With social entrepreneurship at the heart of their project, Point Europa is helping adult educators to support migrants in setting up their own social enterprises.
Based in Cornwall, the organisation coordinated the INSERT project with a €202,304 grant from Erasmus+. Throughout Point Europa’s history, it has worked with the disadvantaged, including migrant groups.
Michelle Maunder, project coordinator, said: “We discovered there were migrants who would come over and look for employment, but they had so many skills and talents.
“We wanted to encourage them to set up their own social enterprises so they could then become part of the communities they live in, but also employ themselves.”
The team spoke with social entrepreneurship professionals to gain insights for their project, identifying a lack of awareness in social entrepreneurship creation.
“For those that work with migrants, it’s more about helping them to find employment or helping them to settle in a community. But it wasn’t necessarily about giving migrants the tools and resources to settle in a county and then start up a business themselves,” said Michelle.
The organisation also found there was limited knowledge about social enterprise among migrants.
“A lot of them didn’t understand the concept and thought it was just about helping your community. Although you need a social impact with your business, it is still business that needs to make money and should be sustainable.”
After speaking with various organisations across Europe, Point Europa launched the INSERT project with partners from France, Greece, Italy and Austria.
Sustainable filtering effect
The goal was to develop an informal network of ‘social learning e-centres’ for educators, trainers and professionals. A free, online course was created to deliver clear information about social entrepreneurship for those who work with adult migrants.
The primary target group consisted of adult educators and trainers, where partners followed a robust procedure in selecting participants. This would include requiring potential partners to write a CV of their background and explain why they wanted to take part in the course.
“Each of the partners know their target group, where they are and their particular situations,” said Michelle. “We decided to let them find the right people, because it’s not just taking part in the training. We also wanted to have a filtering effect.”
This sustainable filtering effect was a vital aspect of the project; where the selected participants could go on to train their peers, using the same course and spread the knowledge and ideas they gained.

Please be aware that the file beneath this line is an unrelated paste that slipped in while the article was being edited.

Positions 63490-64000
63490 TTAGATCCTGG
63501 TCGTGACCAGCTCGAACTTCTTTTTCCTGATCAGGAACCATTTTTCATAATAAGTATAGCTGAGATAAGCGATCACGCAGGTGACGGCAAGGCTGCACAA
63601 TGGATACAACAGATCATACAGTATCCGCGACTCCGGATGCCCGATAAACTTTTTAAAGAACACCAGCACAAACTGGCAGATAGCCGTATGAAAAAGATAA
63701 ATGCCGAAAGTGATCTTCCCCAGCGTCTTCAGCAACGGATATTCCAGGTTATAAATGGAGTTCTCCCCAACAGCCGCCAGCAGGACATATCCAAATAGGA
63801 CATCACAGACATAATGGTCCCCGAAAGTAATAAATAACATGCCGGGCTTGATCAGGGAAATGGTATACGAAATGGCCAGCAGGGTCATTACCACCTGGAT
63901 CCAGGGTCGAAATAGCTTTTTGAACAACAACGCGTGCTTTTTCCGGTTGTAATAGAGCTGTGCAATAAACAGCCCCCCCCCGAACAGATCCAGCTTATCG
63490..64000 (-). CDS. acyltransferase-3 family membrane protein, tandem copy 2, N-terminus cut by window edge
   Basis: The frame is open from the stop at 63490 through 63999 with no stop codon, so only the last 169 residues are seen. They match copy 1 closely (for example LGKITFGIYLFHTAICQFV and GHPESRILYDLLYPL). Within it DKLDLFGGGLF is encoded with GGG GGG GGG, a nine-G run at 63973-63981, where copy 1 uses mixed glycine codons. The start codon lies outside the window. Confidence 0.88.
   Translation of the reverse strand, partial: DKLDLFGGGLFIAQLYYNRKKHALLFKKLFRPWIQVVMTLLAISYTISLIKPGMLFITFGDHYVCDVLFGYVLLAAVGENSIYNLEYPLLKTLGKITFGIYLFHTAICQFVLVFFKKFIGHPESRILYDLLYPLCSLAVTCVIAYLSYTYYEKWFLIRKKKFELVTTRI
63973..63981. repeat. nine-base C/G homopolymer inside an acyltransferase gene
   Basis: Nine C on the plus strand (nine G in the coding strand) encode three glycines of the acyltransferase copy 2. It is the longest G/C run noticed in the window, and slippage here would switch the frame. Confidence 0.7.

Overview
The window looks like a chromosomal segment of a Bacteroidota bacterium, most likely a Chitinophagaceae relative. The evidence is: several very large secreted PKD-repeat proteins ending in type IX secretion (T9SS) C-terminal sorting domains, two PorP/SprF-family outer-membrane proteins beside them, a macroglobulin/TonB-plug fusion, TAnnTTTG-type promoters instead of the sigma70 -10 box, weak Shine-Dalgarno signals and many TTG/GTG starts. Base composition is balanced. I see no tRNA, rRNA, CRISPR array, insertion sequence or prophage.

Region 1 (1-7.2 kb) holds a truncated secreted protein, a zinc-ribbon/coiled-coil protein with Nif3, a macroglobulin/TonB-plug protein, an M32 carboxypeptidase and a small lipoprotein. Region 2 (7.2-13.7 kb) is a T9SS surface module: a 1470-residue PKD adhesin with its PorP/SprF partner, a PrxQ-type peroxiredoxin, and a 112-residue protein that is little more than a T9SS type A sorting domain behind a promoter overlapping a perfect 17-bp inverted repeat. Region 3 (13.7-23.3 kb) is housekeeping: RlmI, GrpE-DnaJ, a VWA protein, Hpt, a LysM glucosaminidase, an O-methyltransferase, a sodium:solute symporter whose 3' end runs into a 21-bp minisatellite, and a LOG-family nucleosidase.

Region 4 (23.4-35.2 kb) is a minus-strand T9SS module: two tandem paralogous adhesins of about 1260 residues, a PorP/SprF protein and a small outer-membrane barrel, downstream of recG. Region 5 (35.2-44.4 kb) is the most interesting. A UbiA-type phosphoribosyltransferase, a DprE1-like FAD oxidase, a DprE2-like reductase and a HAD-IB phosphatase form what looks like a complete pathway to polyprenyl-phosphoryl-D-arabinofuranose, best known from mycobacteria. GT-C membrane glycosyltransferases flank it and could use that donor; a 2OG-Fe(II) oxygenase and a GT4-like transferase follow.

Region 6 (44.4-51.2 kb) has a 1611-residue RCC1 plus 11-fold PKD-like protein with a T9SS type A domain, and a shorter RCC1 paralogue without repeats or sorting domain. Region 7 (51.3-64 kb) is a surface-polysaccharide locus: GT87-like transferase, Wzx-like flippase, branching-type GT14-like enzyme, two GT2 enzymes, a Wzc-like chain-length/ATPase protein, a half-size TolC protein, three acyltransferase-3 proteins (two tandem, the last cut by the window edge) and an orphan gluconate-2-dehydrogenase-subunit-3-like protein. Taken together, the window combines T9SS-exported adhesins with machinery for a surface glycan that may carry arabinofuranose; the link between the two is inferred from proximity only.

During its creation, some aspects were altered to ensure they kept the focus on the participants and the intended filtering effect.
“Sometimes you have the vision of the project, but then you start working on it and you can risk losing the focus of the participants, such as what’s needed. Things then have to adapt and change for it to be beneficial for the target group,” Michelle explained.
A handbook was also developed, designed as a reference point for organisations and explaining how they can develop the social entrepreneur competences of educators working with migrant adults.
Creating long-term impact
The project saw 50 participants successfully complete the course. In feedback, they found that 86% of the trainees were interested in finding and engaging new peers to be educated in the project, ensuring its sustainable filtering effect.
Through all the activities that took place, the project benefitted 700 participants and has seen more than 50 new peers engaged and trained by selected educators.
I think that’s one of the fantastic things about these projects; coming together with organisations to talk about their work, reflecting on your own practice and sharing best practice with each other.
In terms of impact, the partnership planned for this to be felt on a long-term basis, where the course would still be delivered in years to come.
Michelle added: “As a partnership, we felt when we finished the project that it is something that is relevant all the time, where it would be used and shared continuously.”
Many of the partners are already seeing the project’s impact.
Austrian partner, the BEST Institute, stated: “The INSERT project has seen many groups, and those working with migrants, develop new skills and more importantly confidence. They’re sharing their knowledge, not only with professionals, but directly with migrants.”
Many of the community-based organisations which took part had not previously worked with migrants.
“It was a good opportunity for them to focus on a different sector of the community and see how they could use the project to work more with that sector,” said Michelle. “The project has helped all the partners to identify and support another need in the community.
“I think that’s one of the fantastic things about these projects; coming together with organisations to talk about their work, reflecting on your own practice and sharing best practice with each other.”
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